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The Dark Tower
  • Composed by Tom Holkenborg
  • Sony Classical / 2017 / 67m

Long in development, Stephen King’s The Dark Tower has finally made it to cinemas in 2017, directed by Nikolaj Arcel (J.J. Abrams and Ron Howard having previously been attached).  It ended up being a continuation of the series of novels, incorporating elements from various entries along with some of King’s other works.  Idris Elba takes the lead as the Gunslinger, with Matthew McConaughey as his nemesis The Man in Black.  It has been panned by critics.

The novels are renowned for their unique combination of various genres, with inspiration coming from sources as varied as J.R.R. Tolkien and Sergio Leone.  The fantasy, science fiction, horror, western mash-up was sure ripe territory for an ambitious broad-canvas musical work from a top film composer; unfortunately, instead it got an inane, generic collection of colourless modern film music tropes from Tom Holkenborg.  His elevation to A-list film composer is truly a curious tale: while it’s understandable that he may have been able to use his friendship with Hans Zimmer to get a big film or two at the start of his film composing career, the fact that he now keeps getting hired must surely indicate that filmmakers have found something in his work they admire.  Whatever it is, I haven’t been fortunate enough to find it myself.

Tom Holkenborg

The album actually starts off inoffensively enough.  The titular opening cue has “awe-and-wonder” chord progressions from the synths and what sounds like a largely sampled orchestra (but is apparently real), and then comes a bit of twinkly fantasy in “The Face of My Father”.  Unfortunately, that unmemorable opening pair of cues – combined running time of three minutes – is the high-water mark until an hour later and the album is coming to an end.

It’s in the third cue, “I Kill With My Heart”, that the grating noise begins.  Grim electronic clangs, buzzes and whirrs are brought together with incredibly simplistic instrumental textures and generic choral oohs and aahs – on another day I might euphemistically describe it as being “atmospheric” to avoid crossing an unwelcome line from criticism to insult but [redacted].

For moments of excitement, the drumming get more intense; for moments of drama, it gets less intense and we get long notes from the “strings” instead, but that’s the limit of the score’s palette and there’s never really any sense of drama or momentum.  A cue like “Dutch Hill”: yes it has a sense of foreboding, but no more than could be achieved by most people in the world who can play a keyboard if you asked them to write a couple of minutes of music to represent “foreboding”.  Either I’m just missing whatever depth is there, or it isn’t there at all.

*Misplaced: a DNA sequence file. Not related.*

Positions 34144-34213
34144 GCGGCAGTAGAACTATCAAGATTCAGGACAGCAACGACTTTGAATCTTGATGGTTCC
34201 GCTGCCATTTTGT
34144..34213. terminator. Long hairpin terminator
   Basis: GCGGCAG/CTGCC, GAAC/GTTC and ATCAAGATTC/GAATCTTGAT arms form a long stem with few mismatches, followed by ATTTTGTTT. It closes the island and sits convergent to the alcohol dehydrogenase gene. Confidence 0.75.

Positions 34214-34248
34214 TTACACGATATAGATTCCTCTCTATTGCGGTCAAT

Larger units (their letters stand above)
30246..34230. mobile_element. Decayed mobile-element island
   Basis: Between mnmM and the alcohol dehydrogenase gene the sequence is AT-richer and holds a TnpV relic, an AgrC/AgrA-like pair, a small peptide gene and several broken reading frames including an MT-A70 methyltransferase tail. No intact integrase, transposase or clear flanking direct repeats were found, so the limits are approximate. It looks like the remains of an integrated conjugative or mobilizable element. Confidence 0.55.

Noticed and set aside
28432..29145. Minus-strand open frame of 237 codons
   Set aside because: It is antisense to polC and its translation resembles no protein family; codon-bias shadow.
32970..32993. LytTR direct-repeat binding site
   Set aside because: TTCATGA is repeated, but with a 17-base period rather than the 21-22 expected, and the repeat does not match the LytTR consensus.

One of the best cues is the 47-second “Guardian”, fairly straight-laced “orchestral” action/horror writing (I keep using the quote marks because it really does sound sampled).  But it’s only 47 seconds.  There’s the pleasant, mellow “The Creed” (basically the latest in a very long list of variants on “Journey to the Line”) and right at the end, “Roland of Eld” gives another, much more heroic variant on that and is easily the best thing here.  But apart from those few minutes (including the couple of cues at the start), there’s really nothing here I can connect to at all.  We all have our tastes and those who love Holkenborg’s music will no doubt disagree with everything I’ve said.  But I really just don’t get it – don’t see anything there that makes filmmakers want him to score their films, don’t see what he’s bringing to the table.  The Dark Tower sounds to me like a cheap collection of rather tired clichés strung together into a whole which doesn’t offer any emotional depth, any real dramatic colour or compelling musical narrative.  It doesn’t have anything like the intensity of the composer’s Mad Max, which I didn’t love either but at least I could more follow the thought process behind it.  This score’s purpose seems to be to just be there, hanging over the film like musical wallpaper.  I guess Tom Holkenborg – who seems like a lovely man with real enthusiasm for what he’s doing – sadly just isn’t for me.

Colourless, lifeless collection of clichés | |

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  1. , Andre>>Cape Town (Reply) on Tuesday 8 August, 2017 at 23:26

    Your comments, James, could also apply to The Black Room, scored by Norwegian composer SAVANT [real name ALEKSANDER VINTER]. There`s a respite from the dreariness with two tracks titled Lebanese 1 and Lebanese !!—quite exotic with ethnic percussion and a faraway male voice singing in Arabic.